Laser ablation‐inductively coupled plasma‐mass spectrometry (LA‐ICP‐MS) analysis was undertaken on 37 blue glass beads excavated from a tomb in the southern Faiyum region of northern Egypt. The tomb was undisturbed, contained the remains of seven females and two children, and dated between the reigns of Amenhotep I (1525–1504 bce) and Tuthmosis III...
Article
In large parts of the Mediterranean recipes for the earliest man-made glass changed from melting mixtures of crushed quartz pebbles and halophytic plant ashes in the Late Bronze Age to the use of quartz sands and mineral soda during the Early Iron Age. Not much is known about this transition and the experimental materials which would inevitably hav...
Article
Ceramics are the most abundant surviving material on many archaeological sites. Once discarded, they offer the archaeologist the possibility to reconstruct the shape of vessels and to identify their origin. Typo‐chronologies of ceramic vessels are studied on virtually every excavation worldwide as the prime stratigraphic dating tool. Ceramics funct...
Conference Paper
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Article
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This paper re-analyses a considerable corpus of glass from the Late Bronze Age site of Nuzi, found near Kirkuk in Iraq. SEM–WDS and Sr and Nd isotopic analysis were applied, in addition to cataloguing the glass. The work showed that the glass technology at Nuzi was subtly different from contemporary Egyptian sites, using different ways of opacifyin...
Article
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It is shown that energy-dispersive X-ray diffraction (EDXRD) implemented in a back-reflection geometry is extremely insensitive to sample morphology and positioning even in a high-resolution configuration. This technique allows high-quality X-ray diffraction analysis of samples that have not been prepared and is therefore completely non-destructive...
Article
The blue pigments on 112 fragments or small objects of Qing Dynasty Chinese, 95 of underglaze blue and white and 17 overglaze enamelled porcelains were analysed by LA-ICPMS. The underglaze blues on both blue and white and polychrome objects were created with a cobalt pigment that was rich in manganese with lesser nickel and zinc. This suite of acce...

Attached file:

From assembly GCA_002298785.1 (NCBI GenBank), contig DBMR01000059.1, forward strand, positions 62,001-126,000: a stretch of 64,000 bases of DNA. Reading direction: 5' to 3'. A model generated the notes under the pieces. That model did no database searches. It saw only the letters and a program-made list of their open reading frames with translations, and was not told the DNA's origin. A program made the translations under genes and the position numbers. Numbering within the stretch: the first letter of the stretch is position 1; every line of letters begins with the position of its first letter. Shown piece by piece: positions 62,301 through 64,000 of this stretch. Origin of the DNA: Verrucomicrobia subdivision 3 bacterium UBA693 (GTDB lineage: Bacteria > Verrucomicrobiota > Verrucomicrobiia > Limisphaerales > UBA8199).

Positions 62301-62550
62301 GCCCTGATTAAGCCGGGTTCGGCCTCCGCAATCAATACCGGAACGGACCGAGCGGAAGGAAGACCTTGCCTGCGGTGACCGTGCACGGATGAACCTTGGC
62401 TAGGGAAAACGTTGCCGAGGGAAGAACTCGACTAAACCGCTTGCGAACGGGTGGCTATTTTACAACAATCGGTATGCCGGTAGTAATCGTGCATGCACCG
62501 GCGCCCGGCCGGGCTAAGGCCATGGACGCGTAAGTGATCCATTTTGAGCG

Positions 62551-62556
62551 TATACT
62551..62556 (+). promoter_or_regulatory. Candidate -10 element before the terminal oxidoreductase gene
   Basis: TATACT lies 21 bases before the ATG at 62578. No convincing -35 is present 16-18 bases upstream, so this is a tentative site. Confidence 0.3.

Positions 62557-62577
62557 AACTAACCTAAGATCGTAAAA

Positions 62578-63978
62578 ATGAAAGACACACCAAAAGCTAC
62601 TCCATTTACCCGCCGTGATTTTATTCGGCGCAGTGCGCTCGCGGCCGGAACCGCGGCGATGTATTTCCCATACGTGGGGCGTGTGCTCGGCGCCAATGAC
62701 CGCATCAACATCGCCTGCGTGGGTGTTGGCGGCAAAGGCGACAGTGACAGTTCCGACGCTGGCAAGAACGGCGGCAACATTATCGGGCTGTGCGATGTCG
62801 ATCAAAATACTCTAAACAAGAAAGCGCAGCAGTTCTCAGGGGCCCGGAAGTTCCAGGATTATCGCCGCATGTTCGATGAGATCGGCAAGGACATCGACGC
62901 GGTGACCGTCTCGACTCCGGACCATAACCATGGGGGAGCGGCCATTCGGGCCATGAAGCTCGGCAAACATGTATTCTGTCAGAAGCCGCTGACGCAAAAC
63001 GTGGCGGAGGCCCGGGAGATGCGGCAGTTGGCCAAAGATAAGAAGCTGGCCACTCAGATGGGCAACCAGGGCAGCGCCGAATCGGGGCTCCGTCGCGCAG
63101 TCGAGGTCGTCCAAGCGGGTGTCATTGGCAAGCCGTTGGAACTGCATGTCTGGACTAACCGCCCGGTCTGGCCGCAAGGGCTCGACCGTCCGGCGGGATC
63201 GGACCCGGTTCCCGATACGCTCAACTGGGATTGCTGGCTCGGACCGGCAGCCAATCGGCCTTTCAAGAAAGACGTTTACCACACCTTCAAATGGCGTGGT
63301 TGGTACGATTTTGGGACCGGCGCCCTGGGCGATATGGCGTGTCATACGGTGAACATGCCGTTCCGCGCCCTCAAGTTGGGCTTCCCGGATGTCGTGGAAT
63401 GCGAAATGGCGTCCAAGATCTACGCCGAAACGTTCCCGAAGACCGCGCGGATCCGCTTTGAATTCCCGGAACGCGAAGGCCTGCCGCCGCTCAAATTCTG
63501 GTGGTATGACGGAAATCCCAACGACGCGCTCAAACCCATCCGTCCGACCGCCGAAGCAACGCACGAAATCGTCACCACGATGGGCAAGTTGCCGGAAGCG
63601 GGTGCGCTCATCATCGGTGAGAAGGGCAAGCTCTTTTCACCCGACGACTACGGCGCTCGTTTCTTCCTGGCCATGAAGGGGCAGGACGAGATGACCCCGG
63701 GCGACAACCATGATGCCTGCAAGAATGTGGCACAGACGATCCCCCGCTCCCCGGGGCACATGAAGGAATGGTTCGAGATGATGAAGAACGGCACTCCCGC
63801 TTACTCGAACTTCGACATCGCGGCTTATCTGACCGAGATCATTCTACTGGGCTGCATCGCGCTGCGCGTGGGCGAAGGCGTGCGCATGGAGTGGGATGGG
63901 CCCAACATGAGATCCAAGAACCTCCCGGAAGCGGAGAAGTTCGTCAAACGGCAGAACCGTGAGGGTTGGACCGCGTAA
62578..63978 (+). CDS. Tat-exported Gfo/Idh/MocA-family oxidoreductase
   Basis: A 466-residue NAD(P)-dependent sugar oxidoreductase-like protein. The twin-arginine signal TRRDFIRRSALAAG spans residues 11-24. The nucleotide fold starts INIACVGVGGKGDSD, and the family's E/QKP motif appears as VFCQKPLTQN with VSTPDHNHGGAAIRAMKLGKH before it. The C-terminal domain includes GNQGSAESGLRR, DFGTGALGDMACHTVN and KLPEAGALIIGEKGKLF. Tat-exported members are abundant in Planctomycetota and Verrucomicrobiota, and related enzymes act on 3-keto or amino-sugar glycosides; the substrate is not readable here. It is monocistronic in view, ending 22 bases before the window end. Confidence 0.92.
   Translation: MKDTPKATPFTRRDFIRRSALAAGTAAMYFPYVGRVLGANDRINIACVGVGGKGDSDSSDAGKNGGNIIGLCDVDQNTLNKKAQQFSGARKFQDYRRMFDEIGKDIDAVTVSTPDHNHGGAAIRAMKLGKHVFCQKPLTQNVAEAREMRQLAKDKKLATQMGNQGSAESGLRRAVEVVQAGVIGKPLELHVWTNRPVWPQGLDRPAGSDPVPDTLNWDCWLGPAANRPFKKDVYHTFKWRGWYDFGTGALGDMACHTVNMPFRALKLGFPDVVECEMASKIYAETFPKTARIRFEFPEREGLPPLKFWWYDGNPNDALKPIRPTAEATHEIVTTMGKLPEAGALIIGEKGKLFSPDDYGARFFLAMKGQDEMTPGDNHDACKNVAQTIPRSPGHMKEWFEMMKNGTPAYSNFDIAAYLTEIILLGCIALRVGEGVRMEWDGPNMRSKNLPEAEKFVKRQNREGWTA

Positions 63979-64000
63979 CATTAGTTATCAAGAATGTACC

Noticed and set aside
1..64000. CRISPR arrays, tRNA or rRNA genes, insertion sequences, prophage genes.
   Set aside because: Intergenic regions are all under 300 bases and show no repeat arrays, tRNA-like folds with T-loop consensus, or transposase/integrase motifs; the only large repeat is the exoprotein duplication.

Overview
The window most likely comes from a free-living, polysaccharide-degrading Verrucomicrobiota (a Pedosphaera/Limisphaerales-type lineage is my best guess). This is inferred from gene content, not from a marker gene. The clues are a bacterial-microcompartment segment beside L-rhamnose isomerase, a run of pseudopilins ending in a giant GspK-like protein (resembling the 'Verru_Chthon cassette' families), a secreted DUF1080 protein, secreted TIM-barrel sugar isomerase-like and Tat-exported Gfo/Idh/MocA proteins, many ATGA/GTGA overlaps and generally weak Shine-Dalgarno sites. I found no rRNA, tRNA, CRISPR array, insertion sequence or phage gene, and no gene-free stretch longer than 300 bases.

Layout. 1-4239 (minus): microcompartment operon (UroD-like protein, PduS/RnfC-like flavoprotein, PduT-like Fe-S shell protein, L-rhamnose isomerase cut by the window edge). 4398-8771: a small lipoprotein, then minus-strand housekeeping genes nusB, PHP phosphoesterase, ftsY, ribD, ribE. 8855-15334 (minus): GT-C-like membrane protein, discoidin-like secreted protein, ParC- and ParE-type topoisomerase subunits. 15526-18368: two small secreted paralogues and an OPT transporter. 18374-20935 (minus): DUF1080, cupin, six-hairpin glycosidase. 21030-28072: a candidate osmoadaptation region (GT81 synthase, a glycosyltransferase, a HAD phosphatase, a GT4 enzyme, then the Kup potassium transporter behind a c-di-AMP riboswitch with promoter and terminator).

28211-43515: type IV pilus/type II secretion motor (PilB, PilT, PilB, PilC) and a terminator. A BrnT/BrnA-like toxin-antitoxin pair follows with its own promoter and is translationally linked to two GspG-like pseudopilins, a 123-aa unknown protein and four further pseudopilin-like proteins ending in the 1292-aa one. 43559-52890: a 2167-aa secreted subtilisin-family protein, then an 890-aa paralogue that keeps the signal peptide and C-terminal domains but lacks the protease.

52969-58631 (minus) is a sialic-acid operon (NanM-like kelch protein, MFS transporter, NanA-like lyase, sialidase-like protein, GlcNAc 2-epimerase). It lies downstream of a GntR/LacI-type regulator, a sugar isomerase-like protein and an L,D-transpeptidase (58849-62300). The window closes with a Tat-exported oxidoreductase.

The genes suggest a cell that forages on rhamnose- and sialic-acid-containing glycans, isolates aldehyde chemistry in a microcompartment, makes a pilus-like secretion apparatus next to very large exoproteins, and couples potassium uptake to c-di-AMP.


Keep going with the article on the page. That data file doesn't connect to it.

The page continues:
Article
The practice of re-melting glass was well known, certainly from the Roman period onwards. This can be seen not only in ancient literary evidence but also in the archaeological evidence, collections of broken glass have been found in, for example, Pompeii (79 AD) and the Iulia Felix shipwreck (Third century AD). Elevated levels of certain transition...
Article
The Nabataeans, who founded the city of Petra (southern Jordan) in the late first millennium BCE, are noted for the production of a distinctive very fine pottery with painted decoration and a wall thickness sometimes as little as 1.5 mm; this pottery appears largely locally made and not widely circulated. Using a combination of OM, SEM with attache...
Article
Papyri 10012A and 10012B from Illahun, Egypt, provide the earliest astro-chronological datum in history and, while calculated to various years in the 19th century BCE, have never been independently verified. As this datum enables the Middle Kingdom (MK) section of Egyptian historical chronology to be anchored in absolute time, it establishes the pr...
Article